The novel's title stems from a line toward the end of the novel, in which Susie ponders her friends' and family's newfound strength after her death:
These were the lovely bones that had grown around my absence: the connections — sometimes tenuous, sometimes made at great cost, but often magnificent — that happened after I was gone. And I began to see things in a way that let me hold the world without me in it. The events my death brought were merely the bones of a body that would become whole at some unpredictable time in the future. The price of what I came to see as this miraculous lifeless body had been my life.
On December 6, 1973, in Norristown, Pennsylvania, a suburb of Philadelphia, Susie Salmon takes her usual shortcut home from her school through a cornfield. George Harvey, a man in his mid-40s who lives alone and builds dollhouses for a living, persuades her to enter an underground den he has recently dug in the field. Once she has entered, he rapes and kills her, dismembering her body, whose parts he puts in a safe and dumps in a sinkhole. Susie's spirit flees toward her personal heaven.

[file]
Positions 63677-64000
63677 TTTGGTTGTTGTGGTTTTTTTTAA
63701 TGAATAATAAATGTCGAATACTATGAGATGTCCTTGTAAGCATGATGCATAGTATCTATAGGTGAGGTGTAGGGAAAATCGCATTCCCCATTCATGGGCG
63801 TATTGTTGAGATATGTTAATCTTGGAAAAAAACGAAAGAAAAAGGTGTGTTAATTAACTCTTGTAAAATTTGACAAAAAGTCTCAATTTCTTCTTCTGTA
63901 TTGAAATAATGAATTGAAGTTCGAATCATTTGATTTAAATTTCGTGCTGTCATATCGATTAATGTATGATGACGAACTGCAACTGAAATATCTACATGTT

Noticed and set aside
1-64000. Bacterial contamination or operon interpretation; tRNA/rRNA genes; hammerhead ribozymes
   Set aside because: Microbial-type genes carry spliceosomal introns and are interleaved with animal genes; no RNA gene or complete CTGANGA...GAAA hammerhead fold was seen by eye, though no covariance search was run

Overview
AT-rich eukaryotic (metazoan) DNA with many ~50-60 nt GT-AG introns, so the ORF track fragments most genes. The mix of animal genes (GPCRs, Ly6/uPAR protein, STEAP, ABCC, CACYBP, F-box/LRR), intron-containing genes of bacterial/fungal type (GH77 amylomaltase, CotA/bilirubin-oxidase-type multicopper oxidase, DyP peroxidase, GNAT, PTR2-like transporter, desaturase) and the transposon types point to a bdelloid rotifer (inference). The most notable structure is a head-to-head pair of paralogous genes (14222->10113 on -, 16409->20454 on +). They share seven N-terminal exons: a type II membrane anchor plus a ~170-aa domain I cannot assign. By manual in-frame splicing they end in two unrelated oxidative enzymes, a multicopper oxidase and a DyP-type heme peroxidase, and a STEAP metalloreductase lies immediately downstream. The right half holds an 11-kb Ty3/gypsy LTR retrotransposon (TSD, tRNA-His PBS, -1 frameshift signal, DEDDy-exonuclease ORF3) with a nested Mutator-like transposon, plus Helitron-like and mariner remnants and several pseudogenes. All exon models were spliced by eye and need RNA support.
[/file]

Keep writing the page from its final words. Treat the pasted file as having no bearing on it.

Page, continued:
The Salmon family at first refuses to accept that Susie is dead, until Susie's elbow is found by a neighbor's dog. The police talk to Harvey, finding him odd but seeing no reason to suspect him. Susie's father Jack, on extended leave from work, begins to suspect Harvey, a sentiment his surviving daughter Lindsey comes to share.
One day the detective assigned to the case, Len Fenerman, tells the Salmons that the police have exhausted all leads and are dropping the investigation. That night in his study, Jack looks out the window and sees a flashlight in the cornfield. Believing it to be Harvey returning to destroy evidence, he runs out to confront him with a baseball bat. It turns out to be Susie's best friend, Clarissa, and her boyfriend, Brian. In the ensuing struggle struggle Brian hits Jack with the bat, requiring that...